Bryden: I have seen every change that you can imagine. I started in the industry right as the city was forming its film office. Then we were a destination location. We weren’t the place to start out. We have now become one of the places to start. I think that community-wise it is embracing filming and is now a part of the actual industry we have out here. We have property owners who are actively seeking filming.

Do we have a filming specialty up here in the Santa Clarita Valley?
Thomason: I wouldn’t say we have a specialty. We do plenty of commercials. We have big features too. Oprah Winfrey’s “A Wrinkle in Time” just finished shooting out here. It doesn’t get much bigger than that. Our special is adaptability. We have so many neighborhoods, from new neighborhoods to older neighborhoods to open space.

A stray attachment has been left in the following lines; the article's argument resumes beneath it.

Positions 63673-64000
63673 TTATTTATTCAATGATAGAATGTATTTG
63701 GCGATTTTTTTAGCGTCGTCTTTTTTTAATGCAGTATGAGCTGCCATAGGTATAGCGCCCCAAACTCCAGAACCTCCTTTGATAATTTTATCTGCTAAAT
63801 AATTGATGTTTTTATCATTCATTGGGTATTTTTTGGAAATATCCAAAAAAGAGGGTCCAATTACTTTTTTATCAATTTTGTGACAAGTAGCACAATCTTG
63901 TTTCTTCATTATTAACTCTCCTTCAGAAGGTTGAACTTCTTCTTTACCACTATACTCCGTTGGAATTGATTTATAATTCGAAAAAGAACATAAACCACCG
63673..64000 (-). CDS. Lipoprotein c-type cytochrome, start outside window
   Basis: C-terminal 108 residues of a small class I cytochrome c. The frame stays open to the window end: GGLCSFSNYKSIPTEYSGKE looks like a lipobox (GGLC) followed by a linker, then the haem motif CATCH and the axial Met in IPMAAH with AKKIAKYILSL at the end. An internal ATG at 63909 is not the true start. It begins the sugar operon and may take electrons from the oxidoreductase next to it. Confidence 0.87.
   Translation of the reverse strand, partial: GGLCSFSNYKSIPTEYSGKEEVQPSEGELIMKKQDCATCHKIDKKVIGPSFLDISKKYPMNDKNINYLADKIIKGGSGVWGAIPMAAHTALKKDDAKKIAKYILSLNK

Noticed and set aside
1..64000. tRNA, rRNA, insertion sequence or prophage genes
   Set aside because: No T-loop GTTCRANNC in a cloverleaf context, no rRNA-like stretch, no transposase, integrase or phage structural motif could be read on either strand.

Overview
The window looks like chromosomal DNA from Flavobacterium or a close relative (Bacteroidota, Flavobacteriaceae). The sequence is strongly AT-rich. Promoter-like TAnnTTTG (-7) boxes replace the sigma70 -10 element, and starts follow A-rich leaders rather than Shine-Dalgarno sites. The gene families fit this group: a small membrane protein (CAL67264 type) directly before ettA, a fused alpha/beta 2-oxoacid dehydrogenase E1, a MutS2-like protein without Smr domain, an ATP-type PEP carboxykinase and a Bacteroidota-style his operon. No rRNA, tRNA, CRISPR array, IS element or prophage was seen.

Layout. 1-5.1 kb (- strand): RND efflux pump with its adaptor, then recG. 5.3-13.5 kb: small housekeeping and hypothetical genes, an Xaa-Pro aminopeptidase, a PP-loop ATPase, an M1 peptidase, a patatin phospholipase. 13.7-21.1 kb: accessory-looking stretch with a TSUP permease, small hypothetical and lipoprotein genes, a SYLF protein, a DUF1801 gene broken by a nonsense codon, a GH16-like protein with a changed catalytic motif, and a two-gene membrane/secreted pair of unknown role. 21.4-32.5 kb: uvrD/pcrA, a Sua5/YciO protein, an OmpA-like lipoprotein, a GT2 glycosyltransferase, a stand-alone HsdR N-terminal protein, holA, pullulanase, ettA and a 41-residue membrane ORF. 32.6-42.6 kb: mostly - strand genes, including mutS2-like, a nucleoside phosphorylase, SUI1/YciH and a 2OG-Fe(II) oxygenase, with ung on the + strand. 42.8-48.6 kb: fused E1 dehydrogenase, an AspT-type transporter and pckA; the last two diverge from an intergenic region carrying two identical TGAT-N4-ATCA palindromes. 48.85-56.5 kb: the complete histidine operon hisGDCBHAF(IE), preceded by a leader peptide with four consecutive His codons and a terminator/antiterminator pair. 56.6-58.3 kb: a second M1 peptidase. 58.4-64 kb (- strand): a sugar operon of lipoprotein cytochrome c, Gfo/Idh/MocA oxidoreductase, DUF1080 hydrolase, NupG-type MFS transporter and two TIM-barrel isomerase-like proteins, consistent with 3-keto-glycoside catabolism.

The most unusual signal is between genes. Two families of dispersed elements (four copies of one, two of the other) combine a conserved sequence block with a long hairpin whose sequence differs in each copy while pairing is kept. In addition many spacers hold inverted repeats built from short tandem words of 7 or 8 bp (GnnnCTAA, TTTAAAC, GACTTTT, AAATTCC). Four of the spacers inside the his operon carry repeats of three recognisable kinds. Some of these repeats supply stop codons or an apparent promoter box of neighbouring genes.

If filming dried up here what would the economic impact be?
Thomason: $30 million in just filming. Homeowners who can rent their home for filming would be affected. There a handful of businesses here that if filming didn’t take place they wouldn’t be able to exist. It’s also the hardware store, the grocery store. It’s also the people that work out here.

Bryden: I think if filming would dry up it would be instantly devastating and easy to see. Not just the paychecks of the people who work here but the money productions spend.

Brosnan: I’ve had four or five friends who have had to move away. They are more in the feature (film) world. They do what they have to do to follow the business. There’s the other ripple effects such as what it does to the housing market.

 

Quotes:

Pete Brosnan:
“California became a serious contender again.”

Karen Bryden:
“We were a destination location. We weren’t the place to start out. We have now become one of the places to start.”
Steve Arklin:
“They know that they can come in here and spend a whole bunch of money to do these great effects and they can shoot for 36 hours straight and no one is going to say anything.”

Evan Thomason:
“Our special is adaptability. We have so many neighborhoods, from new neighborhoods to older neighborhoods to open space.”